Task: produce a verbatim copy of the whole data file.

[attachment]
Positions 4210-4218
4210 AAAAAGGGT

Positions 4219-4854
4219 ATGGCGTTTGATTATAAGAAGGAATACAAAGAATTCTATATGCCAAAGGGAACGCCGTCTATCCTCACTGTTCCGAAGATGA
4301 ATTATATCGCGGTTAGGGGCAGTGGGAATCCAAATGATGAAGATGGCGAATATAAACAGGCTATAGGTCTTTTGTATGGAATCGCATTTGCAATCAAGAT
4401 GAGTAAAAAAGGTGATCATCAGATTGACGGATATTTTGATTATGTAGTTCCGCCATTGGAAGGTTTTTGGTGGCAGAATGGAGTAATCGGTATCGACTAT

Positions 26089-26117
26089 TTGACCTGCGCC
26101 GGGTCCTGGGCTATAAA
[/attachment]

Positions 4210-4218
4210 AAAAAGGGT

Positions 4219-4854
4219 ATGGCGTTTGATTATAAGAAGGAATACAAAGAATTCTATATGCCAAAGGGAACGCCGTCTATCCTCACTGTTCCGAAGATGA
4301 ATTATATCGCGGTTAGGGGCAGTGGGAATCCAAATGATGAAGATGGCGAATATAAACAGGCTATAGGTCTTTTGTATGGAATCGCATTTGCAATCAAGAT
4401 GAGTAAAAAAGGTGATCATCAGATTGACGGATATTTTGATTATGTAGTTCCGCCATTGGAAGGTTTTTGGTGGCAGAATGGAGTAATCGGTATCGACTAT

Positions 26089-26117
26089 TTGACCTGCGCC
26101 GGGTCCTGGGCTATAAA